Captivatied by K-ON, again

by eternal on February 12, 2010

It’s been almost a year since K-ON first aired, but I feel as if I never got to say what I wanted. Sure, I have an opinion on the show, but it’s lost in cyberspace, drifting around in comments here and tweets there. I want to put things down on paper, figuratively speaking. I want to put things down in a place that I’ll remember.

The funny thing about K-ON is that I can’t rationally explain my enjoyment of it. Objectively, I think it’s a spectacular moe show, and I realize that I probably just like it because of Mio; but at the same time, that isn’t enough to make it stand out from the crowd. I don’t think it’s a particularly good anime, but it has some sort of mysterious hold over me, something that forces out a smile every time. As a matter of fact, it’s one of the only shows that I’m genuinely looking forward to.

I think I’ve had this post drifting around in my head for a while, but I never had the will to push it out. The OVA certainly helped: it’s not worth writing about, but it’s filled with the same kind of lighthearted, moe-filled character interaction that defines the show. That said, I don’t think the point really hit home until I saw the chart for the upcoming season. The news started to feel real. Just like last year, I’ll be spending my spring grinning like an idiot in front of my TV. Just like last year, I’ll be putting off classic anime and intriguing novels in the name of Akiyama Mio’s finger calluses. The magic is back. The magic that earned 5000 danbooru images in a year is back.

Let’s cut to the chase: K-ON is a moe show. It always was and always will be. Sure, you can watch it for the comedy or the music, but that’s like watching Evangelion for the cool robots – it’s acceptable, but it’s not the main point. I don’t think that it’s particularly significant or symbolic in the genre, but something about its treatment of moe strikes a chord with me. In a sense, it’s the antithesis of the harem/galge genre: instead of making a guy date cute girls, why not just focus on the cute girls? The show severs the relationship between emotional escapism and moe. It puts the gal in galge, and it takes out the ge. The moe of K-ON is artificial, refined, purified. It’s calculated to the point that it creates a pleasantly convincing illusion, and it soothes the soul without relying on awkward self-inserts.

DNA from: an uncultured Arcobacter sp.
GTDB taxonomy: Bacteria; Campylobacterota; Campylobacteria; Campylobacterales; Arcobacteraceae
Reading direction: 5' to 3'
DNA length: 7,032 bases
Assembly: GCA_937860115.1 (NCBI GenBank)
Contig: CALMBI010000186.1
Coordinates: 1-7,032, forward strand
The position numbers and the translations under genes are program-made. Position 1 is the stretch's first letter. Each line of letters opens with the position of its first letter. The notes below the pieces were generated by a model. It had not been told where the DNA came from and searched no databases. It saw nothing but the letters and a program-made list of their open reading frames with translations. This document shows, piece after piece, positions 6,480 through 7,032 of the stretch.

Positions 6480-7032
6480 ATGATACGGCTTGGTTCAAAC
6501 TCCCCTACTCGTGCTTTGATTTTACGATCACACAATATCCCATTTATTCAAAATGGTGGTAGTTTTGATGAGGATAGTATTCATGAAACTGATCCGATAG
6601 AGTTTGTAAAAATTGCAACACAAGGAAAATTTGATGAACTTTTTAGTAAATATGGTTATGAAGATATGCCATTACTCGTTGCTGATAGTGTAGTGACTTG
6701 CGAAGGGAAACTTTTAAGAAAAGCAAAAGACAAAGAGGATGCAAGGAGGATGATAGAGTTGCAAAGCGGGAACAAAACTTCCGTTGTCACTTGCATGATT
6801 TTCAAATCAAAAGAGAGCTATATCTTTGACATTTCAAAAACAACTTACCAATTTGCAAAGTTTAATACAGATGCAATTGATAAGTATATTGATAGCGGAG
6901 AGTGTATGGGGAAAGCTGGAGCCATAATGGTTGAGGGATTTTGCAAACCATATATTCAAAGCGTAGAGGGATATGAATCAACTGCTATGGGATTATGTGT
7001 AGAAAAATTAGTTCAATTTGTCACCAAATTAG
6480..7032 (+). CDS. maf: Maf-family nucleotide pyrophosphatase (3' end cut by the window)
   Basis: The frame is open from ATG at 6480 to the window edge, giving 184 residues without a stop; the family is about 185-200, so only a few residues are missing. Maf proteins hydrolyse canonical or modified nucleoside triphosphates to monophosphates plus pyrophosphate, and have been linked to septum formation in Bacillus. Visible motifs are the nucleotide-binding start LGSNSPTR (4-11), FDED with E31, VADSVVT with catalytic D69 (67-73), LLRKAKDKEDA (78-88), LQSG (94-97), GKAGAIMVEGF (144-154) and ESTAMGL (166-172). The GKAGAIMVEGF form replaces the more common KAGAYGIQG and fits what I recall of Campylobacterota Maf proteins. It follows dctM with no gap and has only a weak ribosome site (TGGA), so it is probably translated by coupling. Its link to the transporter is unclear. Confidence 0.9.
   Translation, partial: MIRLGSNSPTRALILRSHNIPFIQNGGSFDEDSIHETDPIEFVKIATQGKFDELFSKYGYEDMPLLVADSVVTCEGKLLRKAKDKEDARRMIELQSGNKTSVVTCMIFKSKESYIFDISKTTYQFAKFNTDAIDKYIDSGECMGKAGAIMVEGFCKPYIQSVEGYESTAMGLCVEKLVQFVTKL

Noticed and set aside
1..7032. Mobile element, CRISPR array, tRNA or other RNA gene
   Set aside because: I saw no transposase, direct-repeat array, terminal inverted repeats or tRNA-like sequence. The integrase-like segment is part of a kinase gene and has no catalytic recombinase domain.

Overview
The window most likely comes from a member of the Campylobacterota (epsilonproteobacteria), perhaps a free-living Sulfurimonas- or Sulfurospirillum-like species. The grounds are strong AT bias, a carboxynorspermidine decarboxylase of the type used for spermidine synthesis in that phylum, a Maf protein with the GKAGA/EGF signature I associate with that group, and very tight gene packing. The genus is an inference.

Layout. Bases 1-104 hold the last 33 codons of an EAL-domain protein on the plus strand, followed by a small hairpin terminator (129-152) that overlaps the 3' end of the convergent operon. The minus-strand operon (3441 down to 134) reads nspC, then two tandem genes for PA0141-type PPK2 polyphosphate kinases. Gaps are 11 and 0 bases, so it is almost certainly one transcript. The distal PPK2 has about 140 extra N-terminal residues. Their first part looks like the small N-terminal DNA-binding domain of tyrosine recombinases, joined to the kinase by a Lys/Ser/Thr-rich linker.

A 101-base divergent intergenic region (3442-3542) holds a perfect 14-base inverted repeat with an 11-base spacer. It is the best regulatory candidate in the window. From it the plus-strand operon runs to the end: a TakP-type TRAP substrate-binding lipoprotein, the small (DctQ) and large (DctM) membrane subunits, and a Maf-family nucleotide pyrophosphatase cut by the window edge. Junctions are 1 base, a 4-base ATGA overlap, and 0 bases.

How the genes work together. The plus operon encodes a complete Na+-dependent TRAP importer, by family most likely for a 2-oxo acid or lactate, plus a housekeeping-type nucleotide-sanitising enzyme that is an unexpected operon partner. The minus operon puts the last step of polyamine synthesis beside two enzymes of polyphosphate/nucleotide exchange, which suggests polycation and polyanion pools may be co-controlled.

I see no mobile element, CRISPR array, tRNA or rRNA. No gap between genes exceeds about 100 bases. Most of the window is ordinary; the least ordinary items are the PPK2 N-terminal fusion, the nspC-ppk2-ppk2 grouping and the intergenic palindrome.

Or at least that’s my rational explanation of it. It’s probably above average as a moe show, but who am I to talk when react like a shy, blushy shoujo protagonist whenever Mio gets embarrassed? All I know is that there’s enough anime that I haven’t seen to keep me from looking forward to something that isn’t here yet, but sometimes I can’t help myself.

And on that note, let me kick reason to the curb and say this: here’s to another season of after school tea time, of Mugi’s lesbian daydreams and Yui’s airheaded mistakes. Here’s to thirteen more episodes of girly rock and meta fanservice.

Here’s to the greatest moe anime I’ve ever seen.


{ 16 comments… read them below or add one }

Ryan A February 12, 2010 at 4:54 pm

Oh true. I need to finish this one. lol


Aorii February 12, 2010 at 4:56 pm

Moe-overdose, but I think K-ON still goes farther than just the moe.